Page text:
The authorities in Mozambique have begun evacuating thousands more people from the Zambezi river valley.
One hundred thousand people have already been evacuated
The move follows an announcement by neighbouring Zambia that it would release water from the Kariba dam.
The water is expected to flow down the Zambezi into areas of Mozambique already struggling to cope with high flood waters.
Aid agencies are describing the growing crisis along the Zambezi river valley as going "from bad to worse".
Just as the authorities thought the floodwaters had stabilised, the rains have started up once more, says the BBC's Peter Greste.
Controllers of the massive dam say they will have to release water or risk having the dam burst in the next week to 10 days.
In Mozambique there are already almost 100,000 evacuees and the reception centres are full to capacity.
But with the river already at a record high, they are now looking to move another 40,000 as well as having to re-evacuate people sheltering in centres they thought were safe.
Chris McAiver from the aid organisation Save the Children says the Mozambican authorities have managed the crisis admirably so far, but the pressure from the continuing rainfall is putting immense strain on the already overstretched resources.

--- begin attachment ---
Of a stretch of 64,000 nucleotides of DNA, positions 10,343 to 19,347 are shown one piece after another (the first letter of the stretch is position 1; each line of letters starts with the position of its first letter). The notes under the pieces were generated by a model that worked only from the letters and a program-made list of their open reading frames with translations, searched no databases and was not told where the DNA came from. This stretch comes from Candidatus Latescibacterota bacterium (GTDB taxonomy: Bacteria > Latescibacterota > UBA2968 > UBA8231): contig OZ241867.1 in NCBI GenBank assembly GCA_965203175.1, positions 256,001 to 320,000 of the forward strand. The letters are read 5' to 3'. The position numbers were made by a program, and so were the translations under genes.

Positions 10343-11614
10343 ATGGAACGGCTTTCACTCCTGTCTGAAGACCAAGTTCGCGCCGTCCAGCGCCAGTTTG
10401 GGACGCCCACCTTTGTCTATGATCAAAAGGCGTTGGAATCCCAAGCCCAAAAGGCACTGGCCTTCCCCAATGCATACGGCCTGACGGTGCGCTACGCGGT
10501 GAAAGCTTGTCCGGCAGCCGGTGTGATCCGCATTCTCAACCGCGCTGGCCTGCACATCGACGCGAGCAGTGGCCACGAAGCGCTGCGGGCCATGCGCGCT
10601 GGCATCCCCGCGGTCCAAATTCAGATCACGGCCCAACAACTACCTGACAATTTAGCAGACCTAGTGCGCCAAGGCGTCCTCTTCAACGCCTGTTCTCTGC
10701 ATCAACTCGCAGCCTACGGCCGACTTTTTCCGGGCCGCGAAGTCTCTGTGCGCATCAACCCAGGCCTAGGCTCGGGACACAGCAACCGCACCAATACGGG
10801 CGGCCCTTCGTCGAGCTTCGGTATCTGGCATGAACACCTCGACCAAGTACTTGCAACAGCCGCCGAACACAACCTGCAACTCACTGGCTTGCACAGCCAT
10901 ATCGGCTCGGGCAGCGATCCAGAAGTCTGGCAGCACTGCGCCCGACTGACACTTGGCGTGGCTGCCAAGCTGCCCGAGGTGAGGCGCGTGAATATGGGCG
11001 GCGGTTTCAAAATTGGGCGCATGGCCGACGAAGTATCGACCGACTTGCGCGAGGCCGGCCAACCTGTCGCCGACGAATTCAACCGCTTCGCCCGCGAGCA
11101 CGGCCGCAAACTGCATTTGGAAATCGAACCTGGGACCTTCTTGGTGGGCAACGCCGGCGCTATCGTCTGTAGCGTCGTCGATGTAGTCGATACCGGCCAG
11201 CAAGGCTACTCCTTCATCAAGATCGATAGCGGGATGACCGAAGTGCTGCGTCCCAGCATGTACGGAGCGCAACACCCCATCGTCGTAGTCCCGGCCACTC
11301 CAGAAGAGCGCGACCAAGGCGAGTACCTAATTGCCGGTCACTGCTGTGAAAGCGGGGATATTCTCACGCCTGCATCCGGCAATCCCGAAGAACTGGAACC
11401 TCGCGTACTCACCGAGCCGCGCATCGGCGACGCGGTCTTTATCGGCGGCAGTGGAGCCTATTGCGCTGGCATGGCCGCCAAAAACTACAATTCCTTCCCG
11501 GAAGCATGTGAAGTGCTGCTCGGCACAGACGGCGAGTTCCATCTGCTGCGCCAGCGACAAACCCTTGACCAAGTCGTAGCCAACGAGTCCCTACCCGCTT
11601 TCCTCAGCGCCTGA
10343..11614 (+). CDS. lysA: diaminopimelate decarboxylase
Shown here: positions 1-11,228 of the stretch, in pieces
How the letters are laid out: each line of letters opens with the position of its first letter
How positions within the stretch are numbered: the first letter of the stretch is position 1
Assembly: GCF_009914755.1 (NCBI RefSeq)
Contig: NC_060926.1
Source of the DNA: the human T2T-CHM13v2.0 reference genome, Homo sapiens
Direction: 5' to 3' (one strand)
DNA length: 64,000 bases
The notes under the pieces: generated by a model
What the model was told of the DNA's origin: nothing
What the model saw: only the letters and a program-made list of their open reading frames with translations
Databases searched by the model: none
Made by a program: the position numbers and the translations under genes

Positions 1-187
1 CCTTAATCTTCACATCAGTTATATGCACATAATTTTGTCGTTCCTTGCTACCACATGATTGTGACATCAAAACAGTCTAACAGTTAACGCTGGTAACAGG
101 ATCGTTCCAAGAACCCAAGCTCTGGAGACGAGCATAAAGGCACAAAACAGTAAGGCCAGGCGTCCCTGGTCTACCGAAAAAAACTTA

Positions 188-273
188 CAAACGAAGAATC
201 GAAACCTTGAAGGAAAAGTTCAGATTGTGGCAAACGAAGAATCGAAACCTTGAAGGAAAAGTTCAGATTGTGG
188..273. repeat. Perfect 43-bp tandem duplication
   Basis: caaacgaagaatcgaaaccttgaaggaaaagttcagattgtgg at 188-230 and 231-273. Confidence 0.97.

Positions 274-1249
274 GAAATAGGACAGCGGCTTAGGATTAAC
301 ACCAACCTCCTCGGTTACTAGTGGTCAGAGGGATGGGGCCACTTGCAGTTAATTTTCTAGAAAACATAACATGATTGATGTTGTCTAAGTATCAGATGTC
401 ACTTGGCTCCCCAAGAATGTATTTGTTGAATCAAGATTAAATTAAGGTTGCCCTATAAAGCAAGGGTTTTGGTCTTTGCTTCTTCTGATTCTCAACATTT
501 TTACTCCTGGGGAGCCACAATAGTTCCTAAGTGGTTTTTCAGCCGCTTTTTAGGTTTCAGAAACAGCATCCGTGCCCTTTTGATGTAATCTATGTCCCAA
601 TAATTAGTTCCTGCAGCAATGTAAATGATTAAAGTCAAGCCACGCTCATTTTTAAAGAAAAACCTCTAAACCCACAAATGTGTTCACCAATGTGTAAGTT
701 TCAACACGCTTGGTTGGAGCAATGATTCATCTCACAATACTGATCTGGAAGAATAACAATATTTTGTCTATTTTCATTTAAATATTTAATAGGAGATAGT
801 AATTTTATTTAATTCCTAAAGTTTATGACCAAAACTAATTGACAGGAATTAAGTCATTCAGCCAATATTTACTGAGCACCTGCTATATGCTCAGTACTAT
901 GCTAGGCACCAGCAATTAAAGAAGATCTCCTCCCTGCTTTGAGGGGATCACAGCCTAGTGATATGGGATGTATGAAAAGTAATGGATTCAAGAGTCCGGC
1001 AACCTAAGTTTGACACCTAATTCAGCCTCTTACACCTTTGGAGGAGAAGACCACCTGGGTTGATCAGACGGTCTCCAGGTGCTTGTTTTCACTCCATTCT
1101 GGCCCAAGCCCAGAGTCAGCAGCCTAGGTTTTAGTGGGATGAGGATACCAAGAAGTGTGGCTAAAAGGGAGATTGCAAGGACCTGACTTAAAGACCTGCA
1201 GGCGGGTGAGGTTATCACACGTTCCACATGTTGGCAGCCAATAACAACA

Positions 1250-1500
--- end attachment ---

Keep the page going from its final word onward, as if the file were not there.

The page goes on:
Countries across southern Africa - Lesotho, Malawi, Mozambique, Swaziland and Zambia - have been affected by the floods and more people will have to be evacuated.
More rain is forecast to fall this month and it could continue into April, the International Federation of Red Cross and Red Crescent Societies said.
Torrential rains in Zambia and Zimbabwe have swollen the Zambezi river to well above the flood limits. Valleys in Malawi and Mozambique are bearing the brunt as the waters flow down to the Indian Ocean.